How To Prepare For Discussions About Business Loans

Financing is an essential part of sustaining a business at any stage of its existence. Whenever you request business loans, though, you need to go into the process as prepared as possible. Business owners should prepare by addressing these four areas of potential concern. 

Loan Types  

There are numerous types of financing options and business loan programs. You want to pair your needs as closely as possible with the type of loan. There is a major difference in how you pay back the money on a merchant cash advance versus a commercial real estate loan. Also, some loans require collateral or some kind of security to address the lender's risk management needs. Many types of financing are supported by government-backed business loan programs, too, such as the SBA loan system.

How Much to Borrow

It is also prudent to have a hard number regarding how much to borrow. You don't want to commit to paying interest on more money than is necessary. At the same time, you don't want to commit to too small of a loan and end up needing to borrow again later.

Sometimes it's easy to arrive at a figure. If you're buying property or equipment for your business, the price of the financed assets will get you pretty close to the required loan amount. Conversely, you may need to do some math to figure out what you need in financing to cover your payroll obligations.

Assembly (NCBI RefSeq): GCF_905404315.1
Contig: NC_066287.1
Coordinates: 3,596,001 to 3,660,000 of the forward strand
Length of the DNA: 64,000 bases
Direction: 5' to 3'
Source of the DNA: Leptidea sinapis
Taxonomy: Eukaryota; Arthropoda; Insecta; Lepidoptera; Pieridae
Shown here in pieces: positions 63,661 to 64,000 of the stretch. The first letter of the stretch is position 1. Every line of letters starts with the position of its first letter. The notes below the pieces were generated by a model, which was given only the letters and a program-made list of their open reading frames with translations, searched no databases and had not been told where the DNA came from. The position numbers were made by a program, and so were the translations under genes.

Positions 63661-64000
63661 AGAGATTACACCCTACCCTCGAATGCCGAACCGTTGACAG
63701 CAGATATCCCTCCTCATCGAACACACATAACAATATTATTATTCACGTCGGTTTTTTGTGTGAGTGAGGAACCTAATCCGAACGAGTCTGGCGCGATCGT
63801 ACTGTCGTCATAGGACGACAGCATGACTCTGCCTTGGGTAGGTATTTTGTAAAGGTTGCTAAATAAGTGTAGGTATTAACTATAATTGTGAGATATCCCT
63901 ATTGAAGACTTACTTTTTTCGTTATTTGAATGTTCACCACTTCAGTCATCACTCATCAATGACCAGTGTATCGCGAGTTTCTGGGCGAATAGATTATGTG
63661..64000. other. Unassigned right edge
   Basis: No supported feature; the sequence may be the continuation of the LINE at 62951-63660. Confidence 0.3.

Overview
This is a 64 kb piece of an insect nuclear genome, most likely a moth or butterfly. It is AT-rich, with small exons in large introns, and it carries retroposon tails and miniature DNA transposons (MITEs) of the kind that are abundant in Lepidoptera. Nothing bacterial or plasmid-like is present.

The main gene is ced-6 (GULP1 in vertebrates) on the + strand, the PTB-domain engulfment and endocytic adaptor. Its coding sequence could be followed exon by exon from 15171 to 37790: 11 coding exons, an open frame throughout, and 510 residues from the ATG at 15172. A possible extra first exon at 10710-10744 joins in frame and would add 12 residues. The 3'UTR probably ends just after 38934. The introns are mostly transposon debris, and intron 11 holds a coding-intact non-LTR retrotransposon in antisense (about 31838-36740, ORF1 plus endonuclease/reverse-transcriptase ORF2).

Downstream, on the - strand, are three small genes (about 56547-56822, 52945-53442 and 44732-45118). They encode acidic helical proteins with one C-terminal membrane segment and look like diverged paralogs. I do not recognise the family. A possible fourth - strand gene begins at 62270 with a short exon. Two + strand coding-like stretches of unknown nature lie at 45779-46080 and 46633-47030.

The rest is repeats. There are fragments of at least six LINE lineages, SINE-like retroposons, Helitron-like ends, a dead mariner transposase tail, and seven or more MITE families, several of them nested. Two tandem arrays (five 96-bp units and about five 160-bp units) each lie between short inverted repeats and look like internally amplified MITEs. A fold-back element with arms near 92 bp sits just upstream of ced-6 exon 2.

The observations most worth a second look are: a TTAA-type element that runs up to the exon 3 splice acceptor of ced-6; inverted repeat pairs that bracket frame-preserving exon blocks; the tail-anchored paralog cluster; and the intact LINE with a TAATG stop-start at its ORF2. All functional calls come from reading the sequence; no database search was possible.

Check Your Credit Score

Contact the major credit bureaus and ask them to provide your company's credit score and the factors playing into it. You might discover something on your firm's credit record that has no business being there. Anything problematic could drag down your score and increase your interest rate. Make sure the bureaus have removed any offending issues from the company's credit record before you start asking about business loans. This will ensure that you're paying no more than is fair for your financing.

Establish a Business Plan

Lenders want to know where your business is headed. Develop and present a business plan that's coherent and achievable. You should be able to state how many employees you expect the business to have in five years, for example. It is also good if you can project what your expected revenues will be. The numbers don't have to be perfect, but you want the bank to know that you're serious about planning for the future.